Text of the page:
The Republicans owed it to Americans to make Kavanaugh’s confirmation hearings meaningful and demanding so he could prove his merit, so he could face down troubling statements and writings and withstand the crucible of scrutiny. Instead, the Administration and its congressional collaborators have gone to great lengths to conceal his record, to reveal only a fraction and at the last minute in order to avoid time for thoughtful examination. And when it comes to critical questions of Kavanaugh’s character as it relates to Dr. Ford’s allegations, Republicans have essentially acknowledged that they will hold a quick and perfunctory hearing and then sprint to a vote to confirm along a razor thin partisan line. The stakes are just too high for them to do anything different.
Apart from the shocking sexual assault allegations, there were a few other revelations during Kavanaugh’s confirmation hearings and since. Some of them, including statements on abortion, were almost enough to make you think his nomination would be derailed. Additional accusations surfaced that Kavanaugh lied under oath in his earlier confirmation hearings for U.S. district and appellate court nominations in 2004 and 2006. That’s an impeachable offense, but it’s a race against the clock to gain traction on these issues or any others.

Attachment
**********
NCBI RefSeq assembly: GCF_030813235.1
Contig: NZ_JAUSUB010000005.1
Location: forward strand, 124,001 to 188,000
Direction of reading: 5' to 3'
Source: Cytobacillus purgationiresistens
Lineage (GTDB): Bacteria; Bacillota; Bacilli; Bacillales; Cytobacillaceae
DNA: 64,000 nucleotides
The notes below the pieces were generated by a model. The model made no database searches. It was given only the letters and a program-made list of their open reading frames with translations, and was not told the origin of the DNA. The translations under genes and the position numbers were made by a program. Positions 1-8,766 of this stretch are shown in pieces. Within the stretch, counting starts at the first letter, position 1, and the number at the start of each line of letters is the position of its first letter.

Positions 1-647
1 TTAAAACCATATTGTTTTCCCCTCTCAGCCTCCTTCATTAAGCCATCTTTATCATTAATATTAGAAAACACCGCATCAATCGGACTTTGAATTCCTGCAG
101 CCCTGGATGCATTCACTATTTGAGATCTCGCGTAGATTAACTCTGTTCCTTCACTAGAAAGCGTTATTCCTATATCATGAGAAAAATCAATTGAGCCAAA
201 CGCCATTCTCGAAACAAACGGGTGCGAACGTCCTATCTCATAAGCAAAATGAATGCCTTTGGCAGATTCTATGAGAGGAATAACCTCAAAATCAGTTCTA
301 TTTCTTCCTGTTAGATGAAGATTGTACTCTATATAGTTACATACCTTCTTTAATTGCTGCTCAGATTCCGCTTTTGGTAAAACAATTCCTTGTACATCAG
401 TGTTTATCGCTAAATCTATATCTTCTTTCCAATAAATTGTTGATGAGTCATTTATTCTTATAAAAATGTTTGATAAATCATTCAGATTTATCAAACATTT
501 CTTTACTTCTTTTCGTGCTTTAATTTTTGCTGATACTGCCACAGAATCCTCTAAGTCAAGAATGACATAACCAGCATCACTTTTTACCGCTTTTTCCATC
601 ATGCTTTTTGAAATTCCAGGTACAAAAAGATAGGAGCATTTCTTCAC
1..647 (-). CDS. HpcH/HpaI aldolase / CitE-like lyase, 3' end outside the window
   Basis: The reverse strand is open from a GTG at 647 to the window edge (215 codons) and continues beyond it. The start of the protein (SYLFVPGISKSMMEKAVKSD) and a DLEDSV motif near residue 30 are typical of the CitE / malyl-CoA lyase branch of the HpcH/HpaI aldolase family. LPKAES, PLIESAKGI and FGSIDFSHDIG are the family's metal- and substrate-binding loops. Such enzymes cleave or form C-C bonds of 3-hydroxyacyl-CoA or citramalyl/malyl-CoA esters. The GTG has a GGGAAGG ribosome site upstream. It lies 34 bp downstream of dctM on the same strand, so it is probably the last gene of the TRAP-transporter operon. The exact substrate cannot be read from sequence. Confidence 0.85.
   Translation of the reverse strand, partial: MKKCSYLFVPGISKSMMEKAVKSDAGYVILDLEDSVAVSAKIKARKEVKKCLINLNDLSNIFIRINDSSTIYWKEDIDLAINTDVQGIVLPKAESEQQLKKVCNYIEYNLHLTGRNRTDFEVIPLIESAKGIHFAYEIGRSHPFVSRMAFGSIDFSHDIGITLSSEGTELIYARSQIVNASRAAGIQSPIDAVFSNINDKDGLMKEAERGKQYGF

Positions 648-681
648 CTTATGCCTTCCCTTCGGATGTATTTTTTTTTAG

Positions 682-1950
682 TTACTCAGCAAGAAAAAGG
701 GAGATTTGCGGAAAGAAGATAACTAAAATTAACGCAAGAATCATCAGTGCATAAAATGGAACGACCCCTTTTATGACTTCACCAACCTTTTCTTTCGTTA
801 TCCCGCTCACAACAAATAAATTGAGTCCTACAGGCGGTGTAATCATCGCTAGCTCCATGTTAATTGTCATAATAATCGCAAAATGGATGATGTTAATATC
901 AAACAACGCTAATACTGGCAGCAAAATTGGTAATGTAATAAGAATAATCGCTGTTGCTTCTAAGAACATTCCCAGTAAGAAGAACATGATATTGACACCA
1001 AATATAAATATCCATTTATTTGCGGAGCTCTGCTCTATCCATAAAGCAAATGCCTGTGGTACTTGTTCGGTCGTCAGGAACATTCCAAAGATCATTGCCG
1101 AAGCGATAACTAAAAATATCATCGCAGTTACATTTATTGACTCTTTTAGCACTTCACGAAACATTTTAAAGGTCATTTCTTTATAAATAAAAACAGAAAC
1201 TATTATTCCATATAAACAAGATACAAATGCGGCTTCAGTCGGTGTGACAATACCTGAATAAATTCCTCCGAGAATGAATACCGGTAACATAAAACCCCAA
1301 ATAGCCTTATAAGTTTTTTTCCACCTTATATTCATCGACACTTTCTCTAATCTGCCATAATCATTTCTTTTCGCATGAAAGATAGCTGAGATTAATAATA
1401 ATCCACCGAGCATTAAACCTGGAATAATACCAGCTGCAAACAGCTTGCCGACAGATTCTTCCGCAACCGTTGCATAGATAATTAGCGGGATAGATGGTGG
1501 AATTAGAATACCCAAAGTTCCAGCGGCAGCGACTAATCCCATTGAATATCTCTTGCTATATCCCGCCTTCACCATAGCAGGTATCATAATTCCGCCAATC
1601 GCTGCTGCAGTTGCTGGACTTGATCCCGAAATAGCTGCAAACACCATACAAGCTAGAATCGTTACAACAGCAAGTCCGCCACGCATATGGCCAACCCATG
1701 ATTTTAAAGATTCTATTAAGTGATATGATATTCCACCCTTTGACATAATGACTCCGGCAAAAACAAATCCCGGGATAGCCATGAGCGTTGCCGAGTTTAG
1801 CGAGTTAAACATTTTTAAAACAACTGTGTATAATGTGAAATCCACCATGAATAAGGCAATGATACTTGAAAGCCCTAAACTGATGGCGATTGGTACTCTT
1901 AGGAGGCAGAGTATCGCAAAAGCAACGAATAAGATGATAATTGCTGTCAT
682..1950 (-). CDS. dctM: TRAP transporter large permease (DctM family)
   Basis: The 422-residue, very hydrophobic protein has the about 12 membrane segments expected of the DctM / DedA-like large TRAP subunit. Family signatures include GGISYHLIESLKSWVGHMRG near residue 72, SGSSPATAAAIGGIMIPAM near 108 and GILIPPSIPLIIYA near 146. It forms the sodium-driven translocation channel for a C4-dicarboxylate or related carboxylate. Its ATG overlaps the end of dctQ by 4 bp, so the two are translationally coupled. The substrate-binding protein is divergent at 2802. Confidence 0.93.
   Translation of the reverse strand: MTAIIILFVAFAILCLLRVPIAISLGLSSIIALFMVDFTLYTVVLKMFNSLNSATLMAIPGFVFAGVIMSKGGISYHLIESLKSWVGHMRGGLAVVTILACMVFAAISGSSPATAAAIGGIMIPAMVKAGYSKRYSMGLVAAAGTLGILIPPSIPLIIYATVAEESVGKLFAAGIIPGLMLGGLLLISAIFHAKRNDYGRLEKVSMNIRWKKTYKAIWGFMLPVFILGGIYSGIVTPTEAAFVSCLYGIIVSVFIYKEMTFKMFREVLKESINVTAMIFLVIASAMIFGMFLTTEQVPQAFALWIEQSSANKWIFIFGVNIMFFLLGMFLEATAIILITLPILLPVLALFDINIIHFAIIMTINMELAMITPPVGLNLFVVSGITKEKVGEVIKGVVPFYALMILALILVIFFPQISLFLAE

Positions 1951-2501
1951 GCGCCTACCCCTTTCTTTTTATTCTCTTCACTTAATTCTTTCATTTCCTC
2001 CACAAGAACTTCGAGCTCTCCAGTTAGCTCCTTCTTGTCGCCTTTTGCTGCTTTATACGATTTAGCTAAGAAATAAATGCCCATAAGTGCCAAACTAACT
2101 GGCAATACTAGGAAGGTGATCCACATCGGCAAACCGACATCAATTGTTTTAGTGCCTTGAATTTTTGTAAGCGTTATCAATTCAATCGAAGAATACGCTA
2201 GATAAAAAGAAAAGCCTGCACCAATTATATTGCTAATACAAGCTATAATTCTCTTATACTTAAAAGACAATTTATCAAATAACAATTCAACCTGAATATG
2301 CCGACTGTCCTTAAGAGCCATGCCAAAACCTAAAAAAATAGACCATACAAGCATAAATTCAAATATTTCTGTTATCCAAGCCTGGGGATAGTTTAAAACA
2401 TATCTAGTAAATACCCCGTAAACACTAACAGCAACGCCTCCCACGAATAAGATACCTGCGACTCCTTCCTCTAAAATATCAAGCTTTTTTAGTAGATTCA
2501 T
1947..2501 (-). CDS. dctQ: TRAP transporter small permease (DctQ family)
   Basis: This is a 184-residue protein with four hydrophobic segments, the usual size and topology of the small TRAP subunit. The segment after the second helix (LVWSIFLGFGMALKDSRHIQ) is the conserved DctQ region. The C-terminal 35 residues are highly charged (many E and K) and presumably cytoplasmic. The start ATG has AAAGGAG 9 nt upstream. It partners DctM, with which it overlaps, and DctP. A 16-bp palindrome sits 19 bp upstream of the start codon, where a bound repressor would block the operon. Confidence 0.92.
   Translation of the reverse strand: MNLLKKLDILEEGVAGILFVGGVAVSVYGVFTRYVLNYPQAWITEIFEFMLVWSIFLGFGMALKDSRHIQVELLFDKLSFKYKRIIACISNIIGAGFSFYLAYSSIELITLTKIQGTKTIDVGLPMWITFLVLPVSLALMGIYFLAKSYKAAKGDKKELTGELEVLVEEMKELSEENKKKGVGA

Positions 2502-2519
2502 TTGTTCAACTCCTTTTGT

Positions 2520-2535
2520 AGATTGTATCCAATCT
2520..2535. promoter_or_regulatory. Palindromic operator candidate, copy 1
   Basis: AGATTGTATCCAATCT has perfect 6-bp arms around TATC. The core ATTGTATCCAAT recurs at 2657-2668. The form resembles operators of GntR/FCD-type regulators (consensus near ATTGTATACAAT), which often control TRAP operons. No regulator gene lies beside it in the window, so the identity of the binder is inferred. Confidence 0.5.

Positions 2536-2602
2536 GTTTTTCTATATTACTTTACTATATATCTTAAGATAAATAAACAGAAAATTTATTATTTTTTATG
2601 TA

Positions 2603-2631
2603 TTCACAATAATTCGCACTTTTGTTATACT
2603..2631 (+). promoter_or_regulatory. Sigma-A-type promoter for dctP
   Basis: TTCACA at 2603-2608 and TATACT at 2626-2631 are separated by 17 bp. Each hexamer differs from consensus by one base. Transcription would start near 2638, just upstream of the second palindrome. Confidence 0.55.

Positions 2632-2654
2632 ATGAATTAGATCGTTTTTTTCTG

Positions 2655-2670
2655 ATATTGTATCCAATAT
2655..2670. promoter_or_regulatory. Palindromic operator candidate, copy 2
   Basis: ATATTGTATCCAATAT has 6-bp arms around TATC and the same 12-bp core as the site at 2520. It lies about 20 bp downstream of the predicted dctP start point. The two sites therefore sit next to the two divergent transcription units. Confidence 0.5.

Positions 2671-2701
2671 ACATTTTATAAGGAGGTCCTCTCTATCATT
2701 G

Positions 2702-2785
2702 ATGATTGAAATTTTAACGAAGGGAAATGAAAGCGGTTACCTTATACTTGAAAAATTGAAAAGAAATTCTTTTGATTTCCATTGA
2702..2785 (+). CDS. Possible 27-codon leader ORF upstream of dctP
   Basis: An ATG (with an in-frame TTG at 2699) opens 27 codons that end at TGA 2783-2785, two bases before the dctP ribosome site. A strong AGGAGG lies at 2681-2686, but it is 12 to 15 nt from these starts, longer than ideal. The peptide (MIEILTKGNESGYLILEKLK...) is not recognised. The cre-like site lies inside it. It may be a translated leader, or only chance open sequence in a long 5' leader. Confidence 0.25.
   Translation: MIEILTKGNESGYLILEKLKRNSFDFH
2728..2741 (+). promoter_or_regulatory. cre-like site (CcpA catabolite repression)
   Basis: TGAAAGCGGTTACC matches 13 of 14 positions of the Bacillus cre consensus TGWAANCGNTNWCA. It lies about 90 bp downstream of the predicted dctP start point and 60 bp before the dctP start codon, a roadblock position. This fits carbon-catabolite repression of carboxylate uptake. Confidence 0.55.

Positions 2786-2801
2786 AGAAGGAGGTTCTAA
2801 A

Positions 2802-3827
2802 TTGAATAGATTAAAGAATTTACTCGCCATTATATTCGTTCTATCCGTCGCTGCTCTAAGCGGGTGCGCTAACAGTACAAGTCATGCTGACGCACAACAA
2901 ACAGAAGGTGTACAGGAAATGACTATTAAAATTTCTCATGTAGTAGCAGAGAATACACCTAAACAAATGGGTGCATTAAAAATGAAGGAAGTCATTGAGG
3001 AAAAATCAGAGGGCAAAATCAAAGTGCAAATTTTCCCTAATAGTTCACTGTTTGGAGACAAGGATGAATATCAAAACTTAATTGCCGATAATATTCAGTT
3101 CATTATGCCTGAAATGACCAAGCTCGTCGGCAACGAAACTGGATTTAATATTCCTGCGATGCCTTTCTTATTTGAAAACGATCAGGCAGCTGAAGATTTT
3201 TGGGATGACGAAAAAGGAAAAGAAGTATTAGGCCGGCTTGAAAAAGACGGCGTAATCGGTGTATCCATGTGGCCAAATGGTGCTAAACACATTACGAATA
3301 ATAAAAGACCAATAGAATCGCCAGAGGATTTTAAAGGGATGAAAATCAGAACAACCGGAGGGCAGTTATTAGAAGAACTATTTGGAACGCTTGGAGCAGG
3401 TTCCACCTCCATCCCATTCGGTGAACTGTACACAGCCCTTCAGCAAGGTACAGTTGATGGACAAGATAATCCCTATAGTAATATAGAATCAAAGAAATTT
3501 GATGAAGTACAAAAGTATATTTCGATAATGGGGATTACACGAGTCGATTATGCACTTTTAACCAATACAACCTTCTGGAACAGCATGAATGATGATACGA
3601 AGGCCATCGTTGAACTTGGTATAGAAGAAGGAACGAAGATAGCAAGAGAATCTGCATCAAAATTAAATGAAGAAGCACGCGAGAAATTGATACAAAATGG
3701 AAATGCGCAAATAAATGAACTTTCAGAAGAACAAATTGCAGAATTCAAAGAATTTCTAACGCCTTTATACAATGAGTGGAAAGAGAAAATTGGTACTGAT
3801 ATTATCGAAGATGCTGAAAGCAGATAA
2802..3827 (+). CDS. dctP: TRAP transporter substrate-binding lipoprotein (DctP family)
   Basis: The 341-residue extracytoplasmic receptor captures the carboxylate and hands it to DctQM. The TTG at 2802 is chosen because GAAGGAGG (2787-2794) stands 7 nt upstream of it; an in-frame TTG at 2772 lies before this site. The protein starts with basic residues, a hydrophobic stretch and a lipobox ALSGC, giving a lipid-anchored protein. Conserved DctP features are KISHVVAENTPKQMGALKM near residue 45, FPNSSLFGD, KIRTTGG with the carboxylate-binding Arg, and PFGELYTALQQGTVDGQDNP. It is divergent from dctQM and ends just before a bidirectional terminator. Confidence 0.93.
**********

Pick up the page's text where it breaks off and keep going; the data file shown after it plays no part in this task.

The reality though is that the Republicans will ram him through no matter what (c.f. Senate majority leader Mitch McConnell prejudging that sexual assault allegations about a Supreme Court nominee will amount to nothing). The senators who are most likely to withhold support — Senators Murkowski and Collins— are hard pressed to put their foot down and demand another nominee; another nominee wouldn’t get to a hearing until after the midterms, risking Republicans’ chance of a lifetime to make over the Court. Moreover, it would be a betrayal of one of the party’s highest goals.